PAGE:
Esters are importance targets or intermediates in the synthesis of plasticizers, perfumes, flavor chemicals, cosmetics, fine chemicals, pharmaceuticals, and chiral auxiliaries. However, ophthalates, a group of 1,2-benzenedicarboxylates derived from petrochemicals, are being gradually replaced by phthalate-free plasticizers in many products due to health concerns. Truxinates, a family of 1,2-cyclobutanecarboxylates found in many natural products, share the structural similarities with o-phthalates and may serve as nontoxic phthalate alternatives. In this poster presentation, we report the synthesis of a series of mono- and di-esters of a 1,2-cyclobutanecarboxylic acid (CBDA-4, Figure 1) from trans-cinnamic acid using [2+2] photocycloaddition and subsequent esterification. The structures of many 1,2-cyclobutanecarboxylates were successfully determined by single crystal X-ray diffraction. These esters show promising potential for use in wide-ranging applications. For example, the cyclobutane ring in some esters was thermally cleavable at high temperature, providing a method by which materials made from them could be easily recyclable. References [1] Amjaour. H, Z. Wang, Mabin. M and Q. R. Chu, Chem. Commun. 2019, 55, 214-217. [2] Wang, Z.; Scheuring, M.; Mabin, M.; Shahni, R.; Wang, Z. D.; Ugrinov, A.; Butz, J.; Chu, Q. R., ACS Sustainable Chem. Eng. 2020, 8, 8909-8917. [3] B. Cornils and P. Lappe, "Dicarboxylic Acids, Aliphatic" in Ullmann's encyclopedia of industrial chemistry, Wiley-VCH, Weinheim, 2014. 

View Proposal 401

Author

Houssein Amjaour, University of North Dakota Grand forks, ND 

Additional Author(s)

Zhihan Wang, PhD Grand Forks, ND 
Micah Mabin, Student Grand Forks, ND 
Qianli R. Chu, advisor Grand Forks, ND 

Bimetallic platinum-based complexes: syntheses and synchrotron X-ray radiation structural studies

Today, the bimetallic palladium-based carboxylic complexes shown high reactivity in homogeneous catalytic hydrogenation processes of unsaturated hydrocarbons, and their effectiveness as precursors of supported heterogeneous bimetallic catalysts with improved activity and selectivity. Until recently, convenient single-molecular precursors of the supported catalysts, platinum-based carboxylates were not available because of inaccessibility and low reactivity of the starting material platinum acetate [Pt[sub]4[/sub](OOCMe)[sub]8[/sub]]. In this work, we synthesized more than 20 novel homo- and heterometallic acetate complexes of platinum and some their derivatives with N-donor ligands. Two synthetic approaches were developed based on the platinum acetate blue (PAB, Pt(OOCMe)[sub]2.25-2.75[/sub]) [1] and potassium hexahydroxyplatinate K[sub]2[/sub][Pt(OH)[sub]6[/sub]] [2,3] as starting materials. The structures of the complexes were esrablished by conventional single-crystal X-ray diffraction technique and with using synchrotron radiation single crystal XRD methods. («Belok» beamline of the specialized source of synchrotron radiation "KISI-Kurchatov", National Research Center «Kurchatov Institute», Moscow, Russian Federation) [4]. Acknowledgments: This work is supported by the Russian Science Foundation under grant 18-73-10206. This research was performed using the equipment of the JRC PMR IGIC RAS. References: [1] N.V. Cherkashina, D.I. Kochubey, V.V. Kanazhevskiy, V.I. Zaikovskii, V.K. Ivanov, A.A. Markov, A P. Klyagina, Zh.V. Dobrokhotova, N.Y. Kozitsyna, I.B. Baranovsky, O.G. Ellert, N.N. Efimov, S.E. Nefedov, V.M. Novotortsev, M.N. Vargaftik, I.I. Moiseev. // Inorganic Chemistry, V. 53 (2014), 8397–8406. [2] Ilya A. Yakushev, Igor P. Stolarov, Natalia V. Cherkashina, Andrei V. Churakov, Yan V. Zubavichus, Alexander A. Markov, Alexander E. Gekhman, Michael N. Vargaftik. // Inorganica Chimica Acta, V. 508 (2020), 119631. [3] I.P. Stolarov, N.V. Cherkashina, I.A. Yakushev, A.V. Churakov, A.B. Kornev, E.V. Fatyushina. // Russian Journal of Inorganic Chemistry, V. 65 (2020), 4, 507-513 [4] Roman D. Svetogorov, Pavel V. Dorovatovskii, Vladimir A. Lazarenko. Belok/XSA diffraction beamline for studying crystalline samples at Kurchatov Synchrotron Radiation Source // Crystal Research and Technologies, V. 55 (2020), 5, 1900184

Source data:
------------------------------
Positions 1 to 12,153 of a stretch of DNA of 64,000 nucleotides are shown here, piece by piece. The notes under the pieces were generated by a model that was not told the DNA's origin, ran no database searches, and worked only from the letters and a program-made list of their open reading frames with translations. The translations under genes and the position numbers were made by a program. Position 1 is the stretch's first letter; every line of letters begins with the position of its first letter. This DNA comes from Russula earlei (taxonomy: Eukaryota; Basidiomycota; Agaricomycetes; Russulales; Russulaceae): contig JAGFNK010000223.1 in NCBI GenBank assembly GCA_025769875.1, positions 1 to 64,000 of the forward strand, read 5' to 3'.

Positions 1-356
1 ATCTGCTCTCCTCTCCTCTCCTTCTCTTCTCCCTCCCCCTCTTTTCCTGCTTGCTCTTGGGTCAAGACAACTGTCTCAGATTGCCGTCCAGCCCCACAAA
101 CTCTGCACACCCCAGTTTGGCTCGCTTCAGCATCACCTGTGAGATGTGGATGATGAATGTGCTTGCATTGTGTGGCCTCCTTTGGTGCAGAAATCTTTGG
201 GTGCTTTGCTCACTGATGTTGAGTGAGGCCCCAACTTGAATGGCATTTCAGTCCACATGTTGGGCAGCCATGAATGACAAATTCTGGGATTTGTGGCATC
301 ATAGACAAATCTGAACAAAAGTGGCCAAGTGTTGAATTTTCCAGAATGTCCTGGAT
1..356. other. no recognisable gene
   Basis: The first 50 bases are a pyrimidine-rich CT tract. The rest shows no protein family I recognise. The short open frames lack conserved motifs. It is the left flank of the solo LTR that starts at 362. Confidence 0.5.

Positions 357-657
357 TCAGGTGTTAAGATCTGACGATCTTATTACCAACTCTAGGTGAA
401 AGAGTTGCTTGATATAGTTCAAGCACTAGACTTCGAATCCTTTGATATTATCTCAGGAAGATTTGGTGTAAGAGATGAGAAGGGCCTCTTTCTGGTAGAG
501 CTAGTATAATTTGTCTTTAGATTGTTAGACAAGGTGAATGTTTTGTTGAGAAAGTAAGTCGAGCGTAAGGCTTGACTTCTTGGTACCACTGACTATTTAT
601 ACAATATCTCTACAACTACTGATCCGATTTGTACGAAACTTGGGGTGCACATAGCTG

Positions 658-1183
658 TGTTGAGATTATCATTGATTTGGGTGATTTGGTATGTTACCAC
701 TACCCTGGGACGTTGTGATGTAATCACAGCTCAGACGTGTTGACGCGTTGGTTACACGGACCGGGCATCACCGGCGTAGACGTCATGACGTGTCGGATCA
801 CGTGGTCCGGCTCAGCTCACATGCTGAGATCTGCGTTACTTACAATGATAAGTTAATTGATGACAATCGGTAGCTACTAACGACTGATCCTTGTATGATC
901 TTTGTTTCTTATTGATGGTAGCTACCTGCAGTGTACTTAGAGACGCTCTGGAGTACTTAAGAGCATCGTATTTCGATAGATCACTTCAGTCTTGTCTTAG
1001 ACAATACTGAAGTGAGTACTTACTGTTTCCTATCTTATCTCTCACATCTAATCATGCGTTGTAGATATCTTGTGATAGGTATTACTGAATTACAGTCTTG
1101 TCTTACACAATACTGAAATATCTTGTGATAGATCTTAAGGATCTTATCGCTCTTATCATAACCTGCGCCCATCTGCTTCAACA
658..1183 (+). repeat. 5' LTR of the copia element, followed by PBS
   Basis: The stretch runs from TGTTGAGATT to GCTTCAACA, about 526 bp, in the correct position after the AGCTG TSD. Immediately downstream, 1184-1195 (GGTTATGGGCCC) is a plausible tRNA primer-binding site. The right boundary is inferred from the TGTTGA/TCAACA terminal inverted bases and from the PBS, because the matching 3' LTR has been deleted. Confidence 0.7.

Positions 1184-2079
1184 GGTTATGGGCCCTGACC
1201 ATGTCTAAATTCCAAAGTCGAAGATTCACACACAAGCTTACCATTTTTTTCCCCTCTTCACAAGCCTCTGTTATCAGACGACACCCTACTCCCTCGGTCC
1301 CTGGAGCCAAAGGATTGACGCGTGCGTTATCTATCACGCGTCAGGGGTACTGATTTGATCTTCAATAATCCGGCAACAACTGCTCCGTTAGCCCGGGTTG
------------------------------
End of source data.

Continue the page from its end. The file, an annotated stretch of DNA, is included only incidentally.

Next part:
View Proposal 388

Author

Ilya Yakushev, Kurnakov Institute of General and Inorganic Chemistry of the Russian Academy of Sciences Moscow

Additional Author(s)

Igor Stolarov, Kurnakov Institute of general and inorganic chemistry (RAS) Moscow
Michael Vargaftik, Kurnakov Institute of general and inorganic chemistry (RAS) Moscow

Upconversion Enhancement via Functionalization of Plasmonic Nanoparticles

Recently, many techniques have been explored to increase the efficiency of triplet-triplet annihilation upconversion (TTAUC) materials by locking the sensitizers and acceptors into fixed locations. Previous work has shown that isolating the position of the sensitizer onto a gold nanoparticle can increase the efficiency of the TTAUC process. This increase is believed to derive from the plasmonic structure of the nanoparticles. Our current direction is to isolate the acceptor on a gold nanoparticle. The location of the acceptor can be tuned and will afford an increase in the efficiency of the TTAUC system. Ultimately, the goal is to increase the efficient harnessing of energy from our sun by utilizing the plasmonic nature of gold nanoparticles. Crystallography is at the heart of the characterization of these novel acceptor compounds.